The following articles was reported by Armenpress
YEREVAN, FEBRUARY 16, ARMENPRESS: Prosecutors of Armenia and the United Arab Emirates (UAE) have agreed to create a joint task force to draft an intergovernmental legal assistant pact. The agreement was reached when a delegation of the Armenian prosecutor's office was visiting the UAE earlier this month.
Armenian prosecutor's office told Armenpress that members of the delegation had a series of meetings with their UAE counterparts to focus on how to track down and call to account persons engaged in trafficking in human beings, illegal migration and pimping.
According to the Armenian prosecutor's office, 7 of 9 criminal cases launched against people engaged in pimping involved 22 Armenian pimps working in the UAE. According to International Organization for Migration (IOM) findings, Armenia is a country of origin for women and children who are trafficked primarily into the United Arab Emirates (UAE) and Turkey.
The following articles appeared in the Gulf News English daily of Dubai, UAE on 14th February 2005
"UAE cracks down on human traffickers from central Asia"
By Diaa Hadid, Staff Reporter
Dubai: At least 38 women were brought into the UAE last year and forced to work as prostitutes.
Unreported cases, however, could mean the figure is much higher, according to Major Aref Baqer, deputy director of Human Right Department at the Dubai police.
The majority of the women were from Kyrgyzstan and the rest came from other former Soviet Union countries, mostly central Asian states. Figures for previous years were not available.
Some of the women were as young as 15, but most were older than 16, "which is still considered to be a child", the source said. "Girls are easier to threaten and exploit," he said.
The women he spoke to had been brought into the country by criminal gangs based in their home countries.
"The usual story I hear is that women and girls are promised work in the UAE. They are taken away at the airport, their passports are confiscated and they are threatened psychologically or physically to work as prostitutes."
He said the women were told "if they [the women] try to complain they will be discovered and harmed".
For that reason, it was "impossible" to guess how many women were forcibly brought into the UAE, he said.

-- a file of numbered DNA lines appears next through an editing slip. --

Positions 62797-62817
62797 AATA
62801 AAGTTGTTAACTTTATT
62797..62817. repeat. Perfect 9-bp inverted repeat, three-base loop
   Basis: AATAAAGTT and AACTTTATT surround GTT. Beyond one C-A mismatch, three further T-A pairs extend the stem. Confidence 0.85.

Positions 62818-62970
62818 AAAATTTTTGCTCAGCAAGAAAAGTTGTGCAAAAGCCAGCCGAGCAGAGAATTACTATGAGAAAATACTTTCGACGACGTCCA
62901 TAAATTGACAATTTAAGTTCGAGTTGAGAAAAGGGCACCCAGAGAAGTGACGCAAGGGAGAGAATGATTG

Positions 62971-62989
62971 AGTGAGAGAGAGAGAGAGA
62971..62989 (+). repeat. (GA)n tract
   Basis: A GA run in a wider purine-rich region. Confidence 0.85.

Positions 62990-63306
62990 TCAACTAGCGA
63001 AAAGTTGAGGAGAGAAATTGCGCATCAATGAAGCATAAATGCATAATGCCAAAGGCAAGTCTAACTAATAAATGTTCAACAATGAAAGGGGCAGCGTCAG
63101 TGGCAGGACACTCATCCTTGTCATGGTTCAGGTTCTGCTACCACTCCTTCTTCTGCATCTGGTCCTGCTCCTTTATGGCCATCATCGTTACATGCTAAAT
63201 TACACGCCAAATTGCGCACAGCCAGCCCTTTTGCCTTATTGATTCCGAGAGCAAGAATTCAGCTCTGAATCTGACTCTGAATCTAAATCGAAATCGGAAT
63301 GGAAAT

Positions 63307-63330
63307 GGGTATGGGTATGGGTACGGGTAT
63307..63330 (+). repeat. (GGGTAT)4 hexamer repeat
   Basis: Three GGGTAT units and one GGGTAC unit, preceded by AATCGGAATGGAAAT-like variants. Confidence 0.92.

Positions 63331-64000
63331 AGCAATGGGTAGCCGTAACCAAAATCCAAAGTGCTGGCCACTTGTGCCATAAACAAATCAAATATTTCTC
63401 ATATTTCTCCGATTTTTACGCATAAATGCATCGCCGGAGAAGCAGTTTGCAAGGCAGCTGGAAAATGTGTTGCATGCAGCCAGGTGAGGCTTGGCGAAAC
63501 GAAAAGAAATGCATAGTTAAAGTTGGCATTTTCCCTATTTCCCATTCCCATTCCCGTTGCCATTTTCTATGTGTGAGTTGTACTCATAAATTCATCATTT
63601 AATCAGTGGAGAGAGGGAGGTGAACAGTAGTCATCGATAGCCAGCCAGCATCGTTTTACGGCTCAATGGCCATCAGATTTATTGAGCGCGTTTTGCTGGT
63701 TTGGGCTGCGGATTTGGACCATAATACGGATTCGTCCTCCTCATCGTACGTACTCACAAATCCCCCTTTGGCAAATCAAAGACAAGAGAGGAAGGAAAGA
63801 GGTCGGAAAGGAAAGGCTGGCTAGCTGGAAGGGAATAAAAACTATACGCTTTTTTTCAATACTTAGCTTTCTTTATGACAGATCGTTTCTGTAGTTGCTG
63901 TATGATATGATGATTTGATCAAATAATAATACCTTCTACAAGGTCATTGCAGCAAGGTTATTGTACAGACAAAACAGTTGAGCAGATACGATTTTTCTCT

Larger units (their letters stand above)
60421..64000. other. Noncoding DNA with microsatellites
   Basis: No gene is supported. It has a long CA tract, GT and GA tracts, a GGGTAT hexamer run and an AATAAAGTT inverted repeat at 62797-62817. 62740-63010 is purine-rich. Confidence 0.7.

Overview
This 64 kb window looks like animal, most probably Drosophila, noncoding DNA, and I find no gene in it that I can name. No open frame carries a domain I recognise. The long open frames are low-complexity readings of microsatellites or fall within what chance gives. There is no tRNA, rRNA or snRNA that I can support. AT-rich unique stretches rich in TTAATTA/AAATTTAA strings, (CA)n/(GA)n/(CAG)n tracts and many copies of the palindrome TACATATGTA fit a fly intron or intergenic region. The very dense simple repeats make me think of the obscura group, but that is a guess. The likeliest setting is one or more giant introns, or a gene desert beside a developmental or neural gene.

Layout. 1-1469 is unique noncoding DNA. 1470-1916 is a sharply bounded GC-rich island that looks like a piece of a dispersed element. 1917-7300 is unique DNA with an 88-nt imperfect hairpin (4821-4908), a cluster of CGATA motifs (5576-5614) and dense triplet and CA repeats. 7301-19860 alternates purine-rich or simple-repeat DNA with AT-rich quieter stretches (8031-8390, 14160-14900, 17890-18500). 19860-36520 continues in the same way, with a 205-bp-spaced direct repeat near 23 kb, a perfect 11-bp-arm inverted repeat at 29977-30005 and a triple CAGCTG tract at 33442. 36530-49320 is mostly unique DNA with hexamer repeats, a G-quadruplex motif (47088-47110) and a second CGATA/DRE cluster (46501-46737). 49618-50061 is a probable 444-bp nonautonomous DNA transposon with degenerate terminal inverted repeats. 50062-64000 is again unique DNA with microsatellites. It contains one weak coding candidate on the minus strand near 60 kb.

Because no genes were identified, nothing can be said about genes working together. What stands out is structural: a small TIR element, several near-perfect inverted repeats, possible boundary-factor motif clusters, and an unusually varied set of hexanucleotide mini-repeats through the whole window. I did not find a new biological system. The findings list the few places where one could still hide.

"I can't even guess a figure because the women that reach us aren't statistically representative of a number."
He said he could only surmise: "Thirty-eight women is a small percentage of the real number". The women were found in a variety of ways, he said.
"Some are reported to police through connections they have. Some go directly to police stations. Others are known to consulates or non- government organisations [NGOs], who contact us."
A smaller number were found to be working against their will after being arrested.
The source said interviews with the women and girls and their length of stay in the country generally showed if they had been forced to work as prostitutes.
"Some women claim to be forced, but if they've been here for two or three years, it's very hard to believe. Conversations with them also reveal a great deal about their attitudes," he said
Women who willingly came to the UAE as visitors and turn to prostitution were "referred to criminal prosecution", he said.
Last year, Dubai police received two NGOs from Kazakhstan and Moldavia to boost cooperation on the issue of human trafficking. Other government representatives also conducted fact-finding missions.
He said he hoped more women would come forward this year, with the help of consulates and NGOs.
Source Where the criminals hunt for victims The majority of the women were from Kyrgyzstan and the rest came from other former Soviet Union countries, mostly central Asian states.